Kelly Hibbs: Yes. Good question, Su. And so as you've seen in -- over many years and particularly in recent years, we have -- we've made a lot of organic investment in the BMD and that is very purposeful as we look to grow the earnings and earnings stability of the company. And so -- and included in our IR deck actually that will be published shortly after this call, you'll see where we've shown some sales per start over a period of time. And you'll see that we're growing across all those product lines pretty nicely. So that's been very purposely that we said all along, we really like the distribution business, we've been shifting the mix to rich in that product mix to be able to continue to grow that business. And looks like Nate has a comment here as well.

Nate Jorgensen: Su, it's Nate. Just maybe as you think about the context and the backdrop for BMD in the marketplace, part of our really important responsibility is how do we serve and support all of our suppliers. And as you think about what they're focused on and what some of the things that they'll be working -- have been working on and will continue to roll out as new products and new services. So as you think about the importance of BMD to help execute our supplier strategy in terms of their new products, new services. In many cases, there's the SKU intensity is probably getting bigger, not smaller. Those are all really important opportunities for us to support both our supply partners and obviously, our customers downstream. So I think that narrative will still -- has been in place and will continue to grow as we go through 2024 and into next year.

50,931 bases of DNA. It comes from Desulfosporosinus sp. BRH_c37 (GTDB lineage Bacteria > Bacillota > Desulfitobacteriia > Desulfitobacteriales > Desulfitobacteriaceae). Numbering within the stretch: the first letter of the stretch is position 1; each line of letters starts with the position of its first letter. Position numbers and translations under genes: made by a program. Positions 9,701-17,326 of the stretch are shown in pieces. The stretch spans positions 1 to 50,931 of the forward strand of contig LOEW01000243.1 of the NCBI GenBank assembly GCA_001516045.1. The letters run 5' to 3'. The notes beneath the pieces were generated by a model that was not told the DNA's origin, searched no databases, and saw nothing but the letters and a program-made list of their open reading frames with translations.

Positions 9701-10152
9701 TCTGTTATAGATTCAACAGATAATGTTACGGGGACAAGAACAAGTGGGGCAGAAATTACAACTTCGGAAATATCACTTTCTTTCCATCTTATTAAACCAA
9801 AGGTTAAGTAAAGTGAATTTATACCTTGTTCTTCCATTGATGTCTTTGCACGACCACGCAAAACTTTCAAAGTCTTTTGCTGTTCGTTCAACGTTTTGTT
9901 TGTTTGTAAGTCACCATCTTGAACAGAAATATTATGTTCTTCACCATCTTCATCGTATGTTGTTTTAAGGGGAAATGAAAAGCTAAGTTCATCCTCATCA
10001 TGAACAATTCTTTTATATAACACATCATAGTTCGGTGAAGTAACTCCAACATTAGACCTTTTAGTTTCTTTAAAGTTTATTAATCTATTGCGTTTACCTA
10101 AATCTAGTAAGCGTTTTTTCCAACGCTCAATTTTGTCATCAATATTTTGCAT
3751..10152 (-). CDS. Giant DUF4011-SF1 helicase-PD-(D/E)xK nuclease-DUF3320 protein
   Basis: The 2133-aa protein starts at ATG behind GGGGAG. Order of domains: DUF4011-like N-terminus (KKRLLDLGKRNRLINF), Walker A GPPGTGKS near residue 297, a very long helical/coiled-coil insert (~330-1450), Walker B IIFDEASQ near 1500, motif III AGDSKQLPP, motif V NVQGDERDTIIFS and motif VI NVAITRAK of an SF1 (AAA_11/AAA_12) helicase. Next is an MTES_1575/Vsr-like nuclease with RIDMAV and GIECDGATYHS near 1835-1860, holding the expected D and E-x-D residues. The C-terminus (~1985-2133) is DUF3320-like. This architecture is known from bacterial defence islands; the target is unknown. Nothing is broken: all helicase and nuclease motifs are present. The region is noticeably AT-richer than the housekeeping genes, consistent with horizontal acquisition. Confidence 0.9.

Susan Maklari: I just want to squeeze one more question in. I'm not trying to make this a one-on-one for me, but I just want to get one more in. Which is that the gross margin in the Wood Products came down in the fourth quarter, but pricing held across most of those products. And so any thoughts on what drove that decrease? Is it the volumes that were coming through? Did you take more maintenance or downtime in there? And then any thoughts on where that could go for the first quarter?

Kelly Hibbs: Yes. So in the fourth quarter, it is typical that we do take some downtime for projects around the holidays and whatnot. And so we did see that in the fourth quarter. As we go forward from here, I mean, we highlighted a couple of key things, which will be out of the spring building season play out in terms of what kind of volume growth do we expect to see in the first quarter and then there's continued competitive pressures around EWP pricing. So those are probably the key things I'd highlight. So...

Operator: [Operator Instructions] Our next question will be coming from Ketan Mamtora of BMO.

Ketan Mamtora: Maybe to start with on the BMD side, commodity prices have normalized and EWP prices have also come in a fair bit in the last four or five quarters, yet the margins have held up quite well. So two part question here. One, can you talk a little bit about performance in the general line category and where sort of you are seeing ability to get sort of higher margins than what you've done historically? And the second part to it is kind of what you highlighted for Q1 target. Is that what you would consider now in sort of this business mix that you have to be more normalized margins in the distribution business?